If You Had Let Me See This

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Time to spill what I know. Ned Stark was never the lead character, just the lead character of the first season. George R.

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Martin uses this technique again and again. Over the years countless fans have given up on the series after their favorite character died brutally. Maybe you swore Rob Stark would save the Stark name and take revenge for his father? Instead he died in one of the most shocking and horrible scenes of all time: the Red Wedding , ripped right from the pages of history. The overarching plot of the stories dictates who lasts until the end. These characters are untouchable until the end game of the show. The reason is simple: It would bring the whole plot crashing down around us.

It might seem obvious now as the show enters its end game, but I called this back in To me it was clear for two reasons:. In other words, Rhaegar Targaryen and Lyanna Stark are his true parents.

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He is not a bastard. The second one is pretty prosaic and something only another writer would see. That means we see everything through the eyes of a single character in each chapter. At the point Jon died he was the only major viewpoint character at the wall not counting the Red Woman, a minor viewpoint character , so Martin would either need to bring someone else to the wall, so we could see the events there, or bring Jon back. Because the plot mandates it. You see, amateur writers think you can do whatever you want in a story.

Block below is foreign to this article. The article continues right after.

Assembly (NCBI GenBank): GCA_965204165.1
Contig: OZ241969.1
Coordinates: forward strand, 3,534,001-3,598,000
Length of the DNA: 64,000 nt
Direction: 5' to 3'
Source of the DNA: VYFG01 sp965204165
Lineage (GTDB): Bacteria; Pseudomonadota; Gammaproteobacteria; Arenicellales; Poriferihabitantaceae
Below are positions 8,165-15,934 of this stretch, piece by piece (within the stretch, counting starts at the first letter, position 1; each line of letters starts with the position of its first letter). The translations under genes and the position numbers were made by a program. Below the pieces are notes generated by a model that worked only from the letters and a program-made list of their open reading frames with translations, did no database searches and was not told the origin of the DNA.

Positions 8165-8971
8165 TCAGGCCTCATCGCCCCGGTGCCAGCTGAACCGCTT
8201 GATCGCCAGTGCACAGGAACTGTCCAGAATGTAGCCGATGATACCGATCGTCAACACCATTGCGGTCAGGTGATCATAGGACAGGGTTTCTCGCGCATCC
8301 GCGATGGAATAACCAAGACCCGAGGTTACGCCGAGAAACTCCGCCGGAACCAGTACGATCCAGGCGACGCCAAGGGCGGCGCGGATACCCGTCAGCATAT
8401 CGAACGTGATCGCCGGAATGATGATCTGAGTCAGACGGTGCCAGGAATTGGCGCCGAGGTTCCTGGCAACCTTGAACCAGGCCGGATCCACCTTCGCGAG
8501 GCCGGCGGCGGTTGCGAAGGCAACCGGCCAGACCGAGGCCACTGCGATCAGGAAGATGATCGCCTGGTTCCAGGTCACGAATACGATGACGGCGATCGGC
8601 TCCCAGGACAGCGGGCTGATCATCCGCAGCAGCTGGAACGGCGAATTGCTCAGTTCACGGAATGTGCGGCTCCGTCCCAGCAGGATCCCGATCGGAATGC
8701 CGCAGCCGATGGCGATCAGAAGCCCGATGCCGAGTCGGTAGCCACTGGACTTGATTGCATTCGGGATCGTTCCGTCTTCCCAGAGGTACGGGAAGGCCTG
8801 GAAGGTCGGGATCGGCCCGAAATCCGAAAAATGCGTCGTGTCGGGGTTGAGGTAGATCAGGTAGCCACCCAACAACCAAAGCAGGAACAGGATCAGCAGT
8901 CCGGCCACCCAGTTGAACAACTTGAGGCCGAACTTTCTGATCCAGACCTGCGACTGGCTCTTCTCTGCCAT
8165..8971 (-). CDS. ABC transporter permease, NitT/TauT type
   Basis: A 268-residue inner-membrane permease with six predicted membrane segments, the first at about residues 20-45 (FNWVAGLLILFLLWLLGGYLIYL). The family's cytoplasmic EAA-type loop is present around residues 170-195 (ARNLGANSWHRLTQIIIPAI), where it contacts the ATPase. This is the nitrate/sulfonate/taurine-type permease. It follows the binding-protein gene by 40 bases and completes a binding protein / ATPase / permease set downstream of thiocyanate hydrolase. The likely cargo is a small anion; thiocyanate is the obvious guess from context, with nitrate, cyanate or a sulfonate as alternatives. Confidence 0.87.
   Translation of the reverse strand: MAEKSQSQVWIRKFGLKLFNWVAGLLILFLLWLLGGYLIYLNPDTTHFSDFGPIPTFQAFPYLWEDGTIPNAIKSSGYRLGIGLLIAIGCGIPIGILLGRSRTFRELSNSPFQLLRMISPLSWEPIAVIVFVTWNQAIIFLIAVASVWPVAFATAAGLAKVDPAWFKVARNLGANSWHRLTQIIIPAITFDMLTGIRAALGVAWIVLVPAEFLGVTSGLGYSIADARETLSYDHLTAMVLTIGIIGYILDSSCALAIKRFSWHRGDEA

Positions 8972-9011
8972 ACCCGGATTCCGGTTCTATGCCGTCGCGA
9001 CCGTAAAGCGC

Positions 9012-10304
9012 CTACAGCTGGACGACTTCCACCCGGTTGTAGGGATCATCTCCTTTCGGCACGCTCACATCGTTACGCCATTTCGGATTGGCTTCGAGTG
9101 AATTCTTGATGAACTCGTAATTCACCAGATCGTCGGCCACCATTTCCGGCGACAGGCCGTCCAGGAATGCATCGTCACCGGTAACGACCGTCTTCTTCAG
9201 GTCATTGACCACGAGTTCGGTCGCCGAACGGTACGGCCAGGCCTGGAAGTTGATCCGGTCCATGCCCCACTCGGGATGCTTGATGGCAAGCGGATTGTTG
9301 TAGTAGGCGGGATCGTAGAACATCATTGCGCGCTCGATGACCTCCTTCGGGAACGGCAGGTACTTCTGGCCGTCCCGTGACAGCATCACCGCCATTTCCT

The rules are the world, the plot, the time period and the genre. They set the stage for everything else. And once you know them you can predict many things about a story, if you know where to look. But a master never breaks them. He innovates within those walls. The plot dictates the sweep of action in the story. There are three main plots in the Song of Ice and Fire :. These three directives drive everything over the whole of the series. The first one is basically a Macguffin.

It serves as a goal for all the characters to go after. The whole plot is a game of chess to win that ugly, uncomfortable seat in the Red Keep. Cersei is the central villain of the story. Cersei sets everything in motion, as only the true villain can. She sets up Robert Baratheon to be killed on his hunting expedition, which fractures the kingdom and sets everyone against everyone else.